U.S. equity futures slipped lower Friday as markets peeled away from another set of all-time highs last night following weaker-than-expected earnings from Apple (AAPL) - Get Free Report and Amazon (AMZN) - Get Free Report that signal supply chain chaos heading into the holiday season.
The tech giants' disappointing September quarter earnings, alongside softer-than-expected forecasts, look set to rip around $200 billion in value out of the market at the start of trading while raising deeper concerns for the fate of 'just-in-time' delivery for retailers and semiconductor suppliers for the broader tech sector into the final months of the year.
Investor sentiment is also starting to turn cautious amid the steady stream of corporate warnings on inflationary pressures and supply chain woes, with Bank of America noting the biggest move into cash by global fund managers this week since April 2020, and bond markets signaling their most bearish assessment on growth since the peak of the pandemic last year.
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On Wall Street, futures contracts tied to the Dow Jones Industrial Average are indicating a 35 point opening dip ahead following earnings from Chevron (CVX) - Get Free Report and Exxon (XOM) - Get Free Report, while those linked to the S&P 500 are priced for 22 point pullback following last night's record high close.
Futures tied to the tech-focused Nasdaq Composite are indicating a 130 point slide following the weaker-than-expected earnings from last night for Amazon and Apple.
Apple, in fact, is down 3.6% in pre-market after noting that upply chain woes ripped $6 billion from its September quarter sales amid the tech giant's first quarterly earnings miss in five years.
Apple's holiday quarter sales will also be hit by the chip shortage, although CFO Luca Maestri told investors on a conference call that December quarter sales would be "very solid", and likely hit a record high, with gross margins in the region of 41.5% to 42.5%.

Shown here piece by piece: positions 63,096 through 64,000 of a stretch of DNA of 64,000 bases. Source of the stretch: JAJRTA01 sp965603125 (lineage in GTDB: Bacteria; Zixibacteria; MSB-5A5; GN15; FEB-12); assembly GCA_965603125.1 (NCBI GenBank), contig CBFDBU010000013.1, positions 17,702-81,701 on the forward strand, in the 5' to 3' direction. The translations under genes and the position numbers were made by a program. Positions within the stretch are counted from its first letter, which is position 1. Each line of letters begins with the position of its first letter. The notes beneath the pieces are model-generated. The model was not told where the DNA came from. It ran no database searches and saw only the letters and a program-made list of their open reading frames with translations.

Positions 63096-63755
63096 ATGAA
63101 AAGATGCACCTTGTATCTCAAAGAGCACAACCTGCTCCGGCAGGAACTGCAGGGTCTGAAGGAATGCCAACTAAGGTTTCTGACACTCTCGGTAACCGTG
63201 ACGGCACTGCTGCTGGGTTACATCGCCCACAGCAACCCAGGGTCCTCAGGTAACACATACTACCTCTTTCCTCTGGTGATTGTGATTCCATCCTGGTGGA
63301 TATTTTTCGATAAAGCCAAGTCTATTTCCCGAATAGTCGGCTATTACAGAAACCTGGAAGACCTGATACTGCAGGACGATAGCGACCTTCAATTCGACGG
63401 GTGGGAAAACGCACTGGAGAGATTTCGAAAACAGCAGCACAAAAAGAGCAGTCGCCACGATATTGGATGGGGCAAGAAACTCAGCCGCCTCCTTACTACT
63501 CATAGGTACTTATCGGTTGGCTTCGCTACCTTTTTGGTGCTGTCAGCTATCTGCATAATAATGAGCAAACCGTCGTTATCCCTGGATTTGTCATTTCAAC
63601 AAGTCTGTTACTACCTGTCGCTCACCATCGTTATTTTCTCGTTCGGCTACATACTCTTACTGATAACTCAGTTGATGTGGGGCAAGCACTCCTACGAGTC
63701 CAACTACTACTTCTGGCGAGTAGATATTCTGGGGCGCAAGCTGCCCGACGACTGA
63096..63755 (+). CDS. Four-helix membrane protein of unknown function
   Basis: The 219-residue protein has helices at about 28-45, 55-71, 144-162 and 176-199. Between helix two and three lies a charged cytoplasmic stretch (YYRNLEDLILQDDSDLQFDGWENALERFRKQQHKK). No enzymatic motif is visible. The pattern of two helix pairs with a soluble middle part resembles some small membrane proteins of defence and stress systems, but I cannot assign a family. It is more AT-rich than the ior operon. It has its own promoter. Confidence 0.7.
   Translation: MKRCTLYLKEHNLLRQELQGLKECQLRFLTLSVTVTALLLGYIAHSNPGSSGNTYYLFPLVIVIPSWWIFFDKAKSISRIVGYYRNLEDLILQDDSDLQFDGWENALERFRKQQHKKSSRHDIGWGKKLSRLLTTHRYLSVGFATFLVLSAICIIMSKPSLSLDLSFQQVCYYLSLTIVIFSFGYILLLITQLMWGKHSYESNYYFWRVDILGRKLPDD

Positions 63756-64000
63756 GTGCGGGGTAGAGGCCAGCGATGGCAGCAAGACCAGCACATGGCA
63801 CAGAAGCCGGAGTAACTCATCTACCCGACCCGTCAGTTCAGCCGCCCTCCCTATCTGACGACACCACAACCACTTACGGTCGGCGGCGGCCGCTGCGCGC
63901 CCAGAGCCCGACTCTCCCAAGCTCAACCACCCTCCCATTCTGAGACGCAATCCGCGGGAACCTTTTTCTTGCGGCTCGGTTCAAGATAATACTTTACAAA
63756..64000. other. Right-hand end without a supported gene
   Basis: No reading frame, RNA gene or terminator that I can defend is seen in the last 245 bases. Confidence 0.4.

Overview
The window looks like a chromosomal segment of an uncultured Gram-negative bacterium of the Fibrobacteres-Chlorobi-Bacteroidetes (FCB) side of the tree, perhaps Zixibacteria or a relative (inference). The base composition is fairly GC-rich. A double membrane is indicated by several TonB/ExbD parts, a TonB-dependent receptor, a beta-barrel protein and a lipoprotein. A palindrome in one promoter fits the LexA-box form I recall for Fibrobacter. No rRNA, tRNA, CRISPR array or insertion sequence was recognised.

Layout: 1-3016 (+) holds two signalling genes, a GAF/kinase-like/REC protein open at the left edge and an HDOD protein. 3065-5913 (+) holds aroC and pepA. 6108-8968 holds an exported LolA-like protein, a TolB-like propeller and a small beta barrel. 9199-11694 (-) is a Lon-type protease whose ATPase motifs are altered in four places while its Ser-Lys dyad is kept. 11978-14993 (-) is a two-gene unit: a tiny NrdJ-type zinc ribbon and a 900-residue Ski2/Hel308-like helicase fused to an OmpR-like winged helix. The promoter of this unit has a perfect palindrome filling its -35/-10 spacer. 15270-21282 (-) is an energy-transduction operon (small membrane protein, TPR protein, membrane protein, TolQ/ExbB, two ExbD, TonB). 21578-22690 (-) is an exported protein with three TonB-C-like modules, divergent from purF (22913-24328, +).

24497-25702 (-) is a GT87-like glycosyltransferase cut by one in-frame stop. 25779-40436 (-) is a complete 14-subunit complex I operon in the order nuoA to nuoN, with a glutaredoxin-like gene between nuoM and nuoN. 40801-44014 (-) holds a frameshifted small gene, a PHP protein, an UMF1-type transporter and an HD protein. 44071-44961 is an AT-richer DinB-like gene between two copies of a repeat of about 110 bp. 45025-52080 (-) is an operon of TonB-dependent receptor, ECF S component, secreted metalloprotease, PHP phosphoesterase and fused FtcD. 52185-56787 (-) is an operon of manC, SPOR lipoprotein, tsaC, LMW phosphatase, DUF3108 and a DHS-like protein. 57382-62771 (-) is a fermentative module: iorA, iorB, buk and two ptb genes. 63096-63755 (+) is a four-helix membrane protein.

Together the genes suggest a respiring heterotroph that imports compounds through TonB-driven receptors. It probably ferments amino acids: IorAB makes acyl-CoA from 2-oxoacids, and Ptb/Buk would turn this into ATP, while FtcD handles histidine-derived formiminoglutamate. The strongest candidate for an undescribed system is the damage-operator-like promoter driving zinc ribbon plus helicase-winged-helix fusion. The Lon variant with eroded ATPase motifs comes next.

Amazon shares, meanwhile, were marked 4.6% lower, erasing nearly all of their gains for the year, after the world's biggest online retailer forecast softer-than-expected holiday sales following a $2 billion hit from labor costs and supply chain disruptions to its third quarter earnings.
Amazon CFO Brian Olsavsky cautioned that costs linked to hiring, inflation and other "operational disruptions" could rise to as high as $4 billion over the December quarter, while forecast for revenues of between $130 billion and $140 billion.
On the upside, Chevron rose 2% after a surge in oil and gas prices from last year's pandemic lows lead to the group's strongest quarterly profits in eight years and prompted speculation of a dividend hike.
Oil prices edged modestly higher, but are still on track for their first weekly loss in two months, following a bigger-than-expected 4.3 million barrel increase in domestic crude stocks reported earlier this week and Iran's plan to return to talks aimed at limiting its nuclear program.
WTI futures contracts for December delivery were marked 20 cents lower on the session at $83.01 per barrel while Brent contracts for the same month fell 23 cents to $84.55 per barrel.